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And dig'd out ribs of gold. (Let none admire 690
That riches grow in hell; that foil may best
Deserve the precious bane.) And here let those
Who boast in mortal things, and wond'ring tell
Of Babel, and the works of Memphian Kings,
Learn how their greatest monuments of fame, 695
And strength, and art, are easily out-done
By spirits reprobate, and in an hour,
What in an age they with incessant toil,
And hands innumerable, scarce perform.
Nigh on the plain in many cells prepar’d, 700
That underneath had veins of liquid fire
Sluc'd from the lake, a second multitude
With wondrous art found out the maffy ore;
Severing each kind, and scumm'd the bullion dross:
A third as soon had form’d within the ground 705
A various mold; and from the boiling cells
By strange conveyance fill'd each hollow nook:
As in an Organ, from one blaft of wind,
To many a row of pipes the found-board breaths.
Anon out of the earth a fabric huge

710
Rofe like an exhalation, with the found
Of dulcet symphonies, and voices fweet;
Built like a temple, where pilasters round
Were set, and Doric pillars, overlaid
With golden architrave: nor did there want 715
Cornice, or freeze, with bossy sculptures grav'n;
The roof was fretted gold. Not Babylon,
Nor great Alcairo, such magnificence
Equall'd in all their glories, to inshrine

Belus, or Serapis, their Gods; or seat

720 Their Kings, when Ægypt with Alyria strove In wealth and luxury. Th’ascending pile Stood fixt her stately height: and strait the door3 . Op'ning their brazen folds, discover wide Within, her ample spaces, o'er the smooth

725 And level pavement: from the arched roof, Pendent by subtle magic, many a row Of starry lamps, and blazing cressets, fed With Naphtha and Aspbaltus, yielded light As from a sky. The hasty

multitude

730 Admiring enter'd, and the work some praise, And fome the architect: his hand was known In heav'n by many a towred structure high, Where fceptred angels held their residence, And sat as Princes; whom the supreme King 735 Exalted to such pow'r, and gave to rule, Each in his Hierarchy, the Orders bright : Nor was his name unheard, or unador'd, In ancient Greece; and in Ausonian land Men call’d him Mulciber; and how he fell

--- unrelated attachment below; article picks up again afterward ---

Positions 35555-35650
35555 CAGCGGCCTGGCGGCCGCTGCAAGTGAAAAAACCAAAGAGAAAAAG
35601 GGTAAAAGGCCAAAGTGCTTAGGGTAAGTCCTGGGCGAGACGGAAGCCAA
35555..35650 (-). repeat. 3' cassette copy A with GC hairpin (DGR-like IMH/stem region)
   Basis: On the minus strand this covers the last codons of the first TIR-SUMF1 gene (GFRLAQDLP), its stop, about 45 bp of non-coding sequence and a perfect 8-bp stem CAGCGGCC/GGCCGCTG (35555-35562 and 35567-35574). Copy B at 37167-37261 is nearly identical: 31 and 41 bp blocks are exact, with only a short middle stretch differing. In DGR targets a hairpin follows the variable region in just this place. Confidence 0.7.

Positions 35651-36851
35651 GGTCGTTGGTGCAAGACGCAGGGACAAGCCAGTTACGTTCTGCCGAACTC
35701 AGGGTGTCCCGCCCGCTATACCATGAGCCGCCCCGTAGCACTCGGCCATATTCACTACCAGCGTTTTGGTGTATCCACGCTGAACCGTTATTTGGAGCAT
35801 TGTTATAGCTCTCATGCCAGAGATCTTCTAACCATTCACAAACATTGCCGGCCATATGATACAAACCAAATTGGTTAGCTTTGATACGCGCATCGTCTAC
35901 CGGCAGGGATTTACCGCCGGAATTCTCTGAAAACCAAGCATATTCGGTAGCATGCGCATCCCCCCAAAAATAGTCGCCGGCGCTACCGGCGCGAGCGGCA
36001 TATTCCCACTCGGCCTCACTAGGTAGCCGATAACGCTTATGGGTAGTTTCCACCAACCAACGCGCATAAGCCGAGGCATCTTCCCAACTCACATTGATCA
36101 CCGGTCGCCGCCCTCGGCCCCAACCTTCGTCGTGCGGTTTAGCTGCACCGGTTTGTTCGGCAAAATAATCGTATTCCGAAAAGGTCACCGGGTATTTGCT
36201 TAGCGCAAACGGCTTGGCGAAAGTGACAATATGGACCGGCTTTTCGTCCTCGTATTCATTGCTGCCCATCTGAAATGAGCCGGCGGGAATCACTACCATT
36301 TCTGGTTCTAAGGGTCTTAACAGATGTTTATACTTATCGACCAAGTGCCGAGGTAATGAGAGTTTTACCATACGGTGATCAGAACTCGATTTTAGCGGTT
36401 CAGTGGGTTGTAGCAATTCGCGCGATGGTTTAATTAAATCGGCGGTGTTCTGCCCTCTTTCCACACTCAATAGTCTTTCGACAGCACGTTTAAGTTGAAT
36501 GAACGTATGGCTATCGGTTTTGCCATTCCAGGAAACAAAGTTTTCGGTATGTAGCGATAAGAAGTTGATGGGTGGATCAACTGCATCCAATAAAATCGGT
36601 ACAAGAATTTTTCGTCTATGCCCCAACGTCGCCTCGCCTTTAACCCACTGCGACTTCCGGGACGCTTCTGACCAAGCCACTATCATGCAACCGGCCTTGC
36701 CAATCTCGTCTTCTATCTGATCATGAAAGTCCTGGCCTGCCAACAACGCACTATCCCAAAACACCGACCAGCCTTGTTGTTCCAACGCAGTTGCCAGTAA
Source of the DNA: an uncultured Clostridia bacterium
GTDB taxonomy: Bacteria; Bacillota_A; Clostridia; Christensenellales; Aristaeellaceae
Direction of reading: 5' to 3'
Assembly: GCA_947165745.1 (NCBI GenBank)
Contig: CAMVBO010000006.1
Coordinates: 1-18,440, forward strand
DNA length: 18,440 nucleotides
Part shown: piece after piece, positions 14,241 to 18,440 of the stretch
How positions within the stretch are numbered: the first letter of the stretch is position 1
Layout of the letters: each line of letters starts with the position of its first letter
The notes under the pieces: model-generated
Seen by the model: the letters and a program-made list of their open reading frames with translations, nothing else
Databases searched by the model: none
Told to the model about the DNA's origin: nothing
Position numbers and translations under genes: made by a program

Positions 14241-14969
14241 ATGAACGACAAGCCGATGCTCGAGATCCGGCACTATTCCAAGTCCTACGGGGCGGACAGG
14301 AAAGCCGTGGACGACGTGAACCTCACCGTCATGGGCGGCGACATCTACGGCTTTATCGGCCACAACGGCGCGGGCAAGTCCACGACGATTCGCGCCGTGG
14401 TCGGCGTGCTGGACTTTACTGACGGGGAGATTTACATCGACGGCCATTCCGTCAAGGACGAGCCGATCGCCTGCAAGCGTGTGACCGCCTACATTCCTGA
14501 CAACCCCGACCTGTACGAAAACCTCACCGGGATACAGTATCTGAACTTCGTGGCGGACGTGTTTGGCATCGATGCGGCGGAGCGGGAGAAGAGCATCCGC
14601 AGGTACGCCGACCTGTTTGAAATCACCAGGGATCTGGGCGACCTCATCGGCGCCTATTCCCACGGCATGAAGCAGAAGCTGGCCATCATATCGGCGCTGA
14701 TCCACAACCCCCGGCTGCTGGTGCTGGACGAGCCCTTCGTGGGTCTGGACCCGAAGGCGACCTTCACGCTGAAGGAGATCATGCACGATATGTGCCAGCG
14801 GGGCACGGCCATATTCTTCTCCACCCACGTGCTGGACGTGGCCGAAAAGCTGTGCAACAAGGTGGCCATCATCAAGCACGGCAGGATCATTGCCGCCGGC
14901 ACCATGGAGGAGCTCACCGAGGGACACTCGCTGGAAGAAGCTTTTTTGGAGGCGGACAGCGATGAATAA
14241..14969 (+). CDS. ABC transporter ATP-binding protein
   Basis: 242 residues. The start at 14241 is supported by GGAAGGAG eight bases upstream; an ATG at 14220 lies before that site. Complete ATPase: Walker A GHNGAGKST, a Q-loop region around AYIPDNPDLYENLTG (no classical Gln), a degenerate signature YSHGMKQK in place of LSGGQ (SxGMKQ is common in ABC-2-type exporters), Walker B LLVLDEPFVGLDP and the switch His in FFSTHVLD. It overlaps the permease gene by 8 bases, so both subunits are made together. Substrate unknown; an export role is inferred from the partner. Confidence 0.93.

740' From heav'n they fabled, thrown by angry yove Sheer o'er the chryftal battlements; from morn To noon he fell, from noon to dewy eve, A summer's day; and with the setting fun Drop'd from the Zenith like a falling star, 745 On Lemnos th'Ægean isle: thus they relate, Erring; for he with this rebellious rout Fell long before; nor ought avail'd him now T'have built in heav'n high tow'rs; nor did he scape

By all his engins, but was headlong sent

750 With his industrious crew to build in hell.

Mean while the winged heralds by command Of fov'reign pow'r, with awful ceremony And trumpets sound, throughout the host proclaim A solemn council forthwith to be held

755 At Pandæmonium, the high Capital Of Satan and his Peers: their summons callid, From every band and squared regiment, By place or choice the worthiest, they anon With hundreds, and with thousands, trooping came Attended : all access was throng'd, the gates 761 And porches wide, but chief the spacious hall (Though like a cover'd field, where champions bold Wont ride in arm'd, and at the Soldan's Chair Defi'd the best of Panim chivalry

765 To mortal combat, or carriere with lance) Thick swarm’d, both on the ground, and in the air, Brush'd with the hiss of rusing wings. As bees In spring time, when the sun with Taurus rides, Pour forth their populous youth about the hive 770 In clusters; they among fresh dews, and flowr's, Fly to and fro, or on the smoothed plank, (The suburb of their straw-built cittadel,) New rub'd with baulm, expatiate, and confer Their state-affairs: so thick the aery crowd 775 Swarm’d, and were ftreighten'd; till the signal giv'n: Behold a wonder! they but now who seem'd In Bigness to surpass Earth's Giant fons, Now less than smallest dwarfs, in narrow room

Throng numberless, like that Pygmean race 780
Beyond the Indian mount; or Fairy Elves;
Whose midnight revels, by a forest fide,
Or fountain some belated peasant sees,
Or dreams he fees ; while over-head the moon
Sits arbitress, and nearer to the earth

785
Wheels her pale course; they on their mirth and dance
Intent, with jocund music charm his ear:
At once with joy, and fear, his heart rebounds.
Thus incorporeal fpirits to smallest forms
Reduc'd their shapes immense; and were at large, 790
Though without number still, amidst the hall
Of that infernal court. But far within,
And in their own dimensions like themselves,
The great Seraphic Lords, and Cherubim,
In close recess, and secret conclave fat; 795
A thousand Demi-Gods on golden seats,
Frequent and full! After Mort filence then,
And fummons read, the great consult began.

The end of the first Book.

PARADISE Lost.

BOOK II.

The ARGUMENT. The consultation begun, Satan debates whe

ther another baitel be to be hazarded for the recovery of heaven: fome advise it, others disuade. A third proposal is prefer'd, - mentioned before by Satan, to search the truth of that prophecy or tradition in heaven concerning another world, and another kind of creature, equal, or not much inferior to themselves, about this time to be created: their doubt who shall be sent on this difficult search: Satan their Chief undertakes alone the voyage; is honor'd and applauded. The council thus ended, the rest betake them

several

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